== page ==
A little background
This project was funded by the Reynolds Journalism Institute as part of my fellowship studying mobile news. This is one of three focal points of the fellowship (the other two are mobile motivation research and emerging mobile development platforms).
The foundation for the guide was based on training workshops I created for the St. Louis Post-Dispatch staff (while working as Interactive Director there) and expanded for Lee Enterprises (the owners of the Post-Dispatch) corporate training workshops around the country for our properties. My brobdingnagian archive of Delicious.com links that I've been building for mobile and multimedia reporting tools also helped immensely.
Our student team of Drew Dumas, Jen Elston and Amanda Heisey also did interviews with experts in the field to help get more current ideas and feedback before we started evaluating almost a hundred different mobile reporting tools in the gear guide.
Most organizations don't have the resources or knowledge to test all the different tools out there, so we were hoping to expedite the mobile evolution and shed some guidance and best practices on what works and what doesn't. Obviously, we couldn't review everything on every platform. Our focus was Android and Apple tools because they're growing quickly and the most innovative and open platforms, but many of the hardware devices and some of the website apps are available on Blackberry, Windows Mobile and other platforms. If you see something you'd like reviewed or that you have questions about, please let me know at will [at] journerdism.com or ?@Journerdism on Twitter?.
You can pry my HD SLR from my cold, dead hands.
Let me be clear: You should always use the best quality tools that will let you do your job as excellent and timely as possible. Those last two values often conflict but some of these tools can help narrow chasm between those challenges.
Coming from a multimedia/photography background, I know what some of this might sound like: an excuse to replace professional gear with consumer electronics. (Although some photographers have already regularly been using their phones professionally.) This guide is by no means that and as you'll see in some of the reviews, some of these products are not ready for regular usage or worth the money spent on them. If anything, I hope to prevent organizations from investing in poor-quality equipment, spinning their wheels and wasting limited time, staff and financial resources. Again, let me be clear: You should always use the best quality tools that will let you do your job as excellent and timely as possible. Sometimes that may mean putting on your MacGuyver hat in breaking news situations.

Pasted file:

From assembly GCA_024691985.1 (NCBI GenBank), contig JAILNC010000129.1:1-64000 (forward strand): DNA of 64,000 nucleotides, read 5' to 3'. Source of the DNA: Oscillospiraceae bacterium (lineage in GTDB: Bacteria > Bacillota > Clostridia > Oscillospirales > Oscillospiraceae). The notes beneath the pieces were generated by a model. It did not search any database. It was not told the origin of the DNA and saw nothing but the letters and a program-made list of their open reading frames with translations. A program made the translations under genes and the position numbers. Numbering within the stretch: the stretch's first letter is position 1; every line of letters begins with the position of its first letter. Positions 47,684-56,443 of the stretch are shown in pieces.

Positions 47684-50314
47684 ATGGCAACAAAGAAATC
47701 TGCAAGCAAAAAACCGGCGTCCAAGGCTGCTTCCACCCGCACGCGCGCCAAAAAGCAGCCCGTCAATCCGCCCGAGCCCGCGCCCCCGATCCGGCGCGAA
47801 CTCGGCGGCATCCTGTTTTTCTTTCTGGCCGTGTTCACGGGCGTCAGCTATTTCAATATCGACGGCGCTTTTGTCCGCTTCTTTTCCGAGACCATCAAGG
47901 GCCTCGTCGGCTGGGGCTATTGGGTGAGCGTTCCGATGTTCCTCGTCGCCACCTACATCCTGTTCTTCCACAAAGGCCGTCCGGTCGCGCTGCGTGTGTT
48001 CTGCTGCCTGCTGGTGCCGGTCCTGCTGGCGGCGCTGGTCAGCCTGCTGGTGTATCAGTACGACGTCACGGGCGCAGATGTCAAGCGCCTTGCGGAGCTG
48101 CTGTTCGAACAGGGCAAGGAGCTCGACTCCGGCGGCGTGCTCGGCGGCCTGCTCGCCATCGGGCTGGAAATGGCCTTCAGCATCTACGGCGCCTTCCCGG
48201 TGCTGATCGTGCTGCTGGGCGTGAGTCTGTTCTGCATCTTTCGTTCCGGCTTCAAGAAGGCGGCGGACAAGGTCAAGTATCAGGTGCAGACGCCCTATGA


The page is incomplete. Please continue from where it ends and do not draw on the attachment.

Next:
The majority of this guide is written for the perspective of news reporters -- especially those covering extremely timely events, such as breaking news or sports -- but most people in the newsroom could gain something from it. From photographers looking for quicker ways to transmit, tag and caption content to desk editors looking to collect reporting resources from multiple mobile reporters in the field. Organizations from the biggest traditional mainstream publishers to the new journalism start ups with limited resources can benefit from this guide. Hopefully, putting more reporting tools in more professional journalists hands will help create better journalism with more perspectives, especially among underserved communities and issues.
This is just the tip of the iceberg. Mobile reporting -- especially working with community members who have some of these -- is going to grow for years to come as devices become more sophisticated, quality rises and network speeds. Citizen journalists, activists and anyone near a news event also stand to benefit substantially from this guide. Journalism organizations need to understand how to use the tools, as well as partner with others using them.
This is just the beginning of the guide. Although the capstone students will be finishing their project in December, I'll keep updating the guide as I find new tools. We actually still have several items that are on back-order and I'm constantly finding new interesting hardware and software. I'm also going to be reviewing some more tablet tools to help fill out the guide. Again, if you see something you'd like reviewed or that you have questions about, please let me know at will [at] journerdism.com or @Journerdism on Twitter.
Thanks & Acknowledgments
So many people contributed to this project, I know I'm going to forget someone, but off the top of my head here's the running list off folks I'd like to acknowledge for their mobile ideas that inspired me over the years and some with direct information that helped this project:
Richard "Koci" Henandez, Gary Hairlson, David Stephenson, David Carson, Jeremy Rue, Paul Bradshaw, Jen Reeves, Ray Meese, Chase Jarvis, Regina McCombs, Steve Outing, Adam Jadhav, Melissa Lyttle, Steve Buttry, Steve Yelvington, Pam Maples, Joyce Dehli, Seth Gitner, Stephen Quinn, Damon Kiesow, Clyde Bentley, Zach Wise, Gene Roddenberry and Angus MacGuyver.
I'd like to thank all the app and hardware makers out there in the mobile space, especially Apple and Google for breaking through the shackles of carrier dominance to create development platforms and devices that empower their users to create and communicate in new ways.
A huge thanks goes out to all the RJI staff, especially those that had a direct hand in making this project a success: Pam Johnson, Mike McKean, Keith Politte, Sandra Kubal, Karen Stockman, Brian Steffens, Keli Jackson and Kelly Perry.
And thanks to the most important part of this project, the best Mizzou Senior Capstone group, ever: Drew Dumas, Jen Elston and Amanda Heisey.
Will Sullivan is a 2010-2011 Reynolds Fellow studying mobile development. He blogs on the RJI Mobile Blog and Journerdism.com. He can be reached at will @ Journerdism.com, on Twitter @Journerdism or on Facebook.